Session Replay is a powerful tool that can modernize your Digital Experience Monitoring (DEM) strategy. You can use it to capture and visually replay the complete digital experience of every user.
You can record all customer interactions with your web application and replay each click and action in a movie-like experience. Session Replay also makes it easy for your QA teams to reproduce production issues which can be used by your developers to bridge the gap between code and user experience.
Session Replay helps identify errors that should be fixed immediately and other problems such as malformed pages and infinite spinners.
Session Replay can also be used to identify and analyze areas of struggle in your application and improve its overall usability.
Uses for Session Replay
With Session Replay, you can drill down further into the details of detected errors:
- Understand the exact user actions that led to an error
- Understand the severity of the problem and its effect on user experience
- Observe the customer impact by replaying and viewing a session (in cases where the problem isn't obvious)
Developers can use Session Replay as a means to view, analyze, reproduce, and fix errors.
For the purpose of error drill-down, it isn't necessary to have all sessions recorded. You could use cost and traffic control to record only a subset of sessions. If the error to be analyzed is not too sporadic, it can be detected even if only 20% of sessions are recorded.
The default data retention time frame of 35 days is applied to these sessions.
Because Session Replay is the best way to demonstrate what the user actually did, it provides the means to resolve customer complaints. Use Session Replay to:
- See the exact journey of the customer on your application
- Identify the exact problem faced by the user
- Provide correct instructions
To resolve customer complaints, it’s ideal that all sessions be recorded. However, to save storage space, it's recommended that a lower retention time be set.
Session Replay can also be used to detect and analyze the following issues:
- The UX design is not intuitive enough
- The process flow is too complicated, and users tend to leave your application midway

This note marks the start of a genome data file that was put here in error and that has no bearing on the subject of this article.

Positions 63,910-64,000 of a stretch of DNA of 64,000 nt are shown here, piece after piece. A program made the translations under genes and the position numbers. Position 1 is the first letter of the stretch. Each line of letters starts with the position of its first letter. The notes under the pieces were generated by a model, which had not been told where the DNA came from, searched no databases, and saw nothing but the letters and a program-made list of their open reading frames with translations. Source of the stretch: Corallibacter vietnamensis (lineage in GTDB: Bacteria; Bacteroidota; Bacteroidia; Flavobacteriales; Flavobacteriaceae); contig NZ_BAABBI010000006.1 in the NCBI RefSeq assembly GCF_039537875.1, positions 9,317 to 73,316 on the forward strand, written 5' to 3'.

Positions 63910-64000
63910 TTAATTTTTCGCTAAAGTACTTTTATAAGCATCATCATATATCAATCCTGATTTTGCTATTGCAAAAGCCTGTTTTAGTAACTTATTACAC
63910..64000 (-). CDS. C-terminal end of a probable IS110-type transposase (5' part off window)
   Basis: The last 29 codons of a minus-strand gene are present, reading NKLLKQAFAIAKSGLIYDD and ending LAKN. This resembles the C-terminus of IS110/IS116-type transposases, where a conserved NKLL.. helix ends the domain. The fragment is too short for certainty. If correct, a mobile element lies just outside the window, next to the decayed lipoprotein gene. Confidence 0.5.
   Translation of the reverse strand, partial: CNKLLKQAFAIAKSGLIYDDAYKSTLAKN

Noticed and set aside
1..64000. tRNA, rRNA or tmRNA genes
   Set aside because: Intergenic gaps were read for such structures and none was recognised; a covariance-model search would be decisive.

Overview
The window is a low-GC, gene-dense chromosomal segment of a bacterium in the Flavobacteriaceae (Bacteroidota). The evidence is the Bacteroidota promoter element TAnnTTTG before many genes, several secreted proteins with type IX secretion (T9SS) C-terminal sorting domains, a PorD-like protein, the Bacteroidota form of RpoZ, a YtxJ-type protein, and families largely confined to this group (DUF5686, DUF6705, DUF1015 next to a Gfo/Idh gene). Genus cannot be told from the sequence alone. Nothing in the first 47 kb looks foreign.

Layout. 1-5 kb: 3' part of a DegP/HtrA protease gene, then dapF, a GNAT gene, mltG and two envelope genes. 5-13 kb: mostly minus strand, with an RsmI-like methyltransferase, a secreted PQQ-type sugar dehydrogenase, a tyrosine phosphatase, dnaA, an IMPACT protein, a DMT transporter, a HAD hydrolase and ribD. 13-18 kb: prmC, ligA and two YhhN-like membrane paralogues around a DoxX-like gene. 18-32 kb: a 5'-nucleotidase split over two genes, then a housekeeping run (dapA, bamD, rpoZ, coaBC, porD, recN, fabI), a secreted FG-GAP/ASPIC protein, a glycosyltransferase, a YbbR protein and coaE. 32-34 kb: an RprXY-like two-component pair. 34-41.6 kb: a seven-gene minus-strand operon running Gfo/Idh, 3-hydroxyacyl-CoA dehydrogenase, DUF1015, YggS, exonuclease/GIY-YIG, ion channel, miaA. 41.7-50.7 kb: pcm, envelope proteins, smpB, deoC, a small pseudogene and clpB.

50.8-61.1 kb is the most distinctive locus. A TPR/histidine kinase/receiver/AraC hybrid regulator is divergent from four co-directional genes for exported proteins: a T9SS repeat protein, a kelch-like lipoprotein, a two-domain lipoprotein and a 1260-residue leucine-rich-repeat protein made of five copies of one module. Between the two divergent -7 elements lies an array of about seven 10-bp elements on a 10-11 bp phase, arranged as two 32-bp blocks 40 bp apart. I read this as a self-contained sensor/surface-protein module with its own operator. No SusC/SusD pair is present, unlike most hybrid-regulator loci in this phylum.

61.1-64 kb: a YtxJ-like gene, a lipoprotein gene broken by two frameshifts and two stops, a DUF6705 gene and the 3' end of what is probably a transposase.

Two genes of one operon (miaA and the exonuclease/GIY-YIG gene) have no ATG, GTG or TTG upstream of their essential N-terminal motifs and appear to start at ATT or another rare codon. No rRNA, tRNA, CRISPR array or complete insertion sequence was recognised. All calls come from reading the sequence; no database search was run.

- The app is slow, and the user clicks repeatedly to move on to the next screen
- The app isn't working as expected on all browsers
- The mobile web apps prompt the user to change the orientation of the phone, but the user doesn't understand the prompt
The default data retention time is applied to these sessions.
Session Replay is compatible with page-based applications, single-page applications, and applications that use IFrames. However, certain restrictions apply.
On average, around 100 KB of data is generated for every minute of a session. Over trials and early-adopter programs, we have found that an average session consumes around 500 KB of storage.
No. Session volume is dependent on a variety of factors including the size of the application HTML, the duration of the session, and the interactivity of the users with the application.
On average, session sizes vary from 100 KB to over 1 MB.
No. To record sessions, Session Replay monitors changes on the DOM tree of a web application. Every visual change of a web application has a corresponding change in the underlying DOM. Session Replay captures and recreates these changes. Because all of this is text-based data, small session sizes are achieved through compact representation and compression.
Because compression happens on the client side, the bandwidth consumption is the same as the storage consumption: around 100 KB per minute or 500 KB per session.
This is advantageous for recording sessions from users on mobile devices with limited internet data or with connections that have limited bandwidth.
Session Replay was designed to have low impact on the UI thread, which is the one that impacts the user experience. Most Session Replay tasks, including a very efficient algorithm to achieve compression, are executed by a worker thread that doesn't interfere with the user interface and runs in a background thread.
No. All masking rules are transmitted to the client. This ensures that confidential data never leaves the client's browser.